Science in Mind

A new tier to the ocean ecosystem: tiny packages of DNA

 A 20 liter laboratory culture of the marine cyanobacterium Prochlorococcus.
A 20 liter laboratory culture of the marine cyanobacterium Prochlorococcus. Image courtesy of Steven Biller

For years, researchers studying phytoplankton abundant in seawater saw what looked like tiny little specks around the cells of interest. The researchers just called them “blebs.”

Sallie Chisholm, a biological oceanographer at the Massachusetts Institute of Technology, would show the images to colleagues and researchers who joined her laboratory to ask if they knew what they were—or were interested in finding out.

A few years ago, a post-doctoral scientist named Steven Biller took up the challenge. Biller had a background in classical microbiology, and he had a hunch: the blebs looked like vesicles, spherical packets that are known to pinch off from bacterial cells.

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Scanning electron micrograph of the marine cyanobacterium Prochlorococcus, with small vesicles visible near the cell surface. courtesy of Steven Biller

Now, a careful examination has revealed that the blebs are indeed vesicles, containing DNA and proteins. The vesicles shed by Prochlorococcus, the most abundant organisms on Earth that generate energy from the sun, make up a whole new and previously unknown tier within the ocean ecosystem.

The discovery, reported Thursday in the journal Science, is the first known instance of vesicles being made by organisms in the ocean. They are likely to be an important source of the carbon found in seawater, an area of great interest because of efforts to understand how the ocean stores and cycles carbon. The vesicles may also play a wide variety of roles, ranging from a food source for other bacteria to decoys that help protect phytoplankton against pathogens.

It’s an insight into an ecosystem that is crucially important, but poorly understood. Prochlorococcus was only discovered in 1988. The possibility that it sheds vesicles has been startling to researchers, since it is doing so in a resource-constrained environment. That left researchers wrestling with what advantage shedding the vesicles would have for the organism.

“I think it’s just not something that oceanographers have thought about,” Chisholm said. “We didn’t set out to study them. Most of the things with Prochlorococcus we don’t set out to study.”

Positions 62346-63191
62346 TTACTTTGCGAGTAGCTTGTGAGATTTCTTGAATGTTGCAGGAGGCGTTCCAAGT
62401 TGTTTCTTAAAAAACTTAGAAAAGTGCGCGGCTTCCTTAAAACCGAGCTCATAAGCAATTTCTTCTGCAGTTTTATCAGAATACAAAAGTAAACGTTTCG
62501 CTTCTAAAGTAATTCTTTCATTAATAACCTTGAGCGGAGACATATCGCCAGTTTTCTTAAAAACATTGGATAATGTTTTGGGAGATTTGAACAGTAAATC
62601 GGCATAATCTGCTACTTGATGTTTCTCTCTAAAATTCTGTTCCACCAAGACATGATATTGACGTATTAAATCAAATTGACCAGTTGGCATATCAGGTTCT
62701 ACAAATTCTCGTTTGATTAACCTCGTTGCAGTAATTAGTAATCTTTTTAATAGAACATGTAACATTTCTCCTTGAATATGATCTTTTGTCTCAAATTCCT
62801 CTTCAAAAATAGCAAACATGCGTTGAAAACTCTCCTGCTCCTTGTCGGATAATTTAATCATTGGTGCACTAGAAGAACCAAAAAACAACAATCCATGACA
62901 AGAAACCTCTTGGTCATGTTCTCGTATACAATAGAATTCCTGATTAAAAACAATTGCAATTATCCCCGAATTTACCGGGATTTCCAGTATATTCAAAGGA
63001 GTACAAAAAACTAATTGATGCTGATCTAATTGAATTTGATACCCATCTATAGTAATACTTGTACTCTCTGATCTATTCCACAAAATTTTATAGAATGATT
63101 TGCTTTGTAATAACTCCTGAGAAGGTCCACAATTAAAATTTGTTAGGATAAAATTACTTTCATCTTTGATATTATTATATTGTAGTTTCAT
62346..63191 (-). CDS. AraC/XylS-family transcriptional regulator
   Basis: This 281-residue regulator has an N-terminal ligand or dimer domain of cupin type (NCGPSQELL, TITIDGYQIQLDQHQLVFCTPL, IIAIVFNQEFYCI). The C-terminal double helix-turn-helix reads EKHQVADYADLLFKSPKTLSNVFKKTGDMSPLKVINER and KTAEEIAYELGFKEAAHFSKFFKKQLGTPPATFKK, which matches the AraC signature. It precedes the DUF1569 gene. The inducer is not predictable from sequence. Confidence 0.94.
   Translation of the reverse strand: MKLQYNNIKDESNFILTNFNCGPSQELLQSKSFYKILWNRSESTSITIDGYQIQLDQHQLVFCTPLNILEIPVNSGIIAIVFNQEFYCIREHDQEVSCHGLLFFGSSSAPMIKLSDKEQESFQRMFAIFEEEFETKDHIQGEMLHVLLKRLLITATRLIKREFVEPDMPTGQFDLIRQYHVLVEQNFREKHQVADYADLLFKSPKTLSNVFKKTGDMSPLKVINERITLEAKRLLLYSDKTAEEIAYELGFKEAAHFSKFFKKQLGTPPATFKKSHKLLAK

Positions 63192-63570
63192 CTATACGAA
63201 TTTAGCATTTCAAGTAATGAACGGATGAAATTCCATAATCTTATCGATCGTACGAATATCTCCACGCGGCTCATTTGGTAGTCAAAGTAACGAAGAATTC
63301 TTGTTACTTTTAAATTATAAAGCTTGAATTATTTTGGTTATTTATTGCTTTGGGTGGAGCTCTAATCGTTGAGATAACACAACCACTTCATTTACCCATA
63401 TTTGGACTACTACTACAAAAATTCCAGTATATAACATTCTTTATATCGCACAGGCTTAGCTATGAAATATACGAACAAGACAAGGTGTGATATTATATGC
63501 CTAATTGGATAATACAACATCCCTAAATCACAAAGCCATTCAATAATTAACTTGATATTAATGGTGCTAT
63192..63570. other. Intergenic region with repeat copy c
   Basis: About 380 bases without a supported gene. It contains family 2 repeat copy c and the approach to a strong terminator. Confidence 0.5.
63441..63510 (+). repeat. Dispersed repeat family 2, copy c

Collecting ocean water samples to look for vesicles in the Sargasso Sea, December 2012. courtesy of Steven Biller

In order to confirm that the results they were getting in laboratory studies of the organism were indicative of what happened in the ocean, Biller analyzed seawater from Vineyard Sound off the coast of Massachusetts and from the Sargasso Sea. The vesicles were abundant at similar concentrations as bacteria.

In an accompanying piece in Science, David Scanlan of the University of Warwick, Coventry wrote that what makes the discovery so puzzling is the question of why the organism would shed valuable resources at all.

“Why would an organism like Prochlorococcus, which is clearly well adapted to the nutrient-poor open ocean, shed vesicles containing large amounts of carbon, nitrogen, and phosphorus that have been hard work to win?” Scanlan wrote.

Teasing out the answer to the question is the next big project for the MIT scientists, who have a number of strategies to see if any of their hypotheses will explain why the vesicles are being produced. For example, tagging DNA found in the vesicles could allow them to see whether it is used as a method of transferring genes to other microbes. They can also examine closely whether phytoplankton are protected from attacks by pathogens when there are vesicles present.

“It sort of sets the stage for solving a huge mystery,” Chisholm said. “What is the function of the vesicles in this ecosystem?”

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